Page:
The two closest analogues I can think of are our handling of the criminally insane, and our parole and probation systems. Neither is much help, because both are premised on the assumption that there is something wrong with the person under scrutiny.
The wrong thing, insanity or criminality, is justly regarded as being a perceptible defect in the wholeness or integrity of the personality. And the reality is, such defects often are quite perceptible. Combatancy is not a defect: three notable combatants in U.S. history bore the names George Washington, Ulysses Grant and Dwight Eisenhower.
A matter of beliefs
One can of course argue that terrorism is an illegitimate kind of warfare, and that anyone who was part of a terrorist army by definition did have something wrong with him, but that is tantamount to saying that terrorism is war crime by definition.
If we say that, then we can and should prosecute those we believe practiced it. If we insist on detaining people just as combatants, however, we are also, like it or not, detaining them for exercising their rights under the laws of war.
So: Imprison a man for eight years and say whether he’s still a combatant. How do you do it? There’s no defect you can hunt for, just allegiances and a willingness to fight for them. And even at our worst moments after 9/11, we as a nation never signed on to anti-Muslim bigotry. Being Muslim is still neither a crime nor of itself a badge of combatancy. In the end, you’re asking about a detainee’s beliefs on a level more specific than mere religion.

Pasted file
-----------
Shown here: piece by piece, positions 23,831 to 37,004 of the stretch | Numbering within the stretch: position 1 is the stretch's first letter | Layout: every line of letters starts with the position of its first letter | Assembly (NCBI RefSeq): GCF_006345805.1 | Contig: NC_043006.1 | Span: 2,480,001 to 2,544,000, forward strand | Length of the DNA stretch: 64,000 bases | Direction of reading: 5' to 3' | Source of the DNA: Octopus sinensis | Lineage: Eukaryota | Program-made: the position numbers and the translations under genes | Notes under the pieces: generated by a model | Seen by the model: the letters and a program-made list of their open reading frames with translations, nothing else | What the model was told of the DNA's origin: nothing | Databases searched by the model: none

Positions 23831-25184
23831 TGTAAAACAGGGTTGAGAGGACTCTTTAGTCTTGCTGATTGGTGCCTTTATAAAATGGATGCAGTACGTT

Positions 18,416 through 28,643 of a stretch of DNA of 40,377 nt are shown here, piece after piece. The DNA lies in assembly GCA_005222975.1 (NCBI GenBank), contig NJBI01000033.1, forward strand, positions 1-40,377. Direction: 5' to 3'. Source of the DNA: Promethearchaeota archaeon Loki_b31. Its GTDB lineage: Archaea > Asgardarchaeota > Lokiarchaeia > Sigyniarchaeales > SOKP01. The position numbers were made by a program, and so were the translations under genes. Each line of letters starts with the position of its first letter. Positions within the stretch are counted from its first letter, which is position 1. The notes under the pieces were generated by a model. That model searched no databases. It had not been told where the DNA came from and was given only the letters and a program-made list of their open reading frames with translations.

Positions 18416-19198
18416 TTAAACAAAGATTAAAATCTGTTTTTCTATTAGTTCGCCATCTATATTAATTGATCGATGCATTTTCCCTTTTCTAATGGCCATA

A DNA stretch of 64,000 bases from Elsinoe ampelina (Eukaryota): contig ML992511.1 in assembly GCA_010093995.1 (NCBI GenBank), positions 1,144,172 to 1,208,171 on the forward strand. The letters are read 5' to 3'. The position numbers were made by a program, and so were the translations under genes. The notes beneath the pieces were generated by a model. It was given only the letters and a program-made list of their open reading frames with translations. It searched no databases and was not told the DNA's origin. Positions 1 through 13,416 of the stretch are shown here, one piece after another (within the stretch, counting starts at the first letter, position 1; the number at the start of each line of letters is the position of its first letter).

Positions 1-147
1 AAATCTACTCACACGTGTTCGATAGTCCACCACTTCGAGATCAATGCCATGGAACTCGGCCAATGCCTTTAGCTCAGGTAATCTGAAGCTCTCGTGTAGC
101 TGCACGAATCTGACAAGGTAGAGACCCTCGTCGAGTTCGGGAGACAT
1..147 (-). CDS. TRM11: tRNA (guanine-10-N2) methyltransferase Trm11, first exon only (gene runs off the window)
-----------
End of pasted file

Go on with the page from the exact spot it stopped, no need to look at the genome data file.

The records that were released by the old Combatant Status Review Tribunals were full of data about the past — about a detainee’s acts of war, his training, his connections before capture. As the detention grows ever longer — and in a few more years, some of the detainees will have spent half their lives behind bars — the evidence must concern who the detainees have become now.
If a man prevented from fighting denies the present intent to fight, how can we know otherwise? Without armies, without uniforms, without the possibility of engaging in acts of war while in captivity, the detainee’s heart is where the combatancy lies, or does not, and so the detainees’ hearts must be the focus of the inquiry. It has to be a matter of beliefs a man holds. That’s hard to prove.
And anyway, are we really ready to hold people without trial forever merely because of their beliefs? What other beliefs might we decide allowed us to imprison without trial? Do we want our presidents empowered to imprison people simply for their beliefs?
That is why the war theory is a mistake. Terrorism is crime, and if we treat it as such, we know exactly what we are doing. We know how to deal with the potential future dangerousness of criminals, be they garden variety or war criminals.
Of course, with all the torture-tainted evidence required to achieve convictions, it wouldn’t be easy. But unlike the war paradigm, it at least wouldn’t be absurd.
Jack L.B. Gohn is a partner with Gohn, Hankey & Stichel LLP and a former member of The Daily Record’s Editorial Advisory Board. The views expressed here are solely his own. See a longer version, with links to his authorities, at www.thebigpictureandthecloseup.com.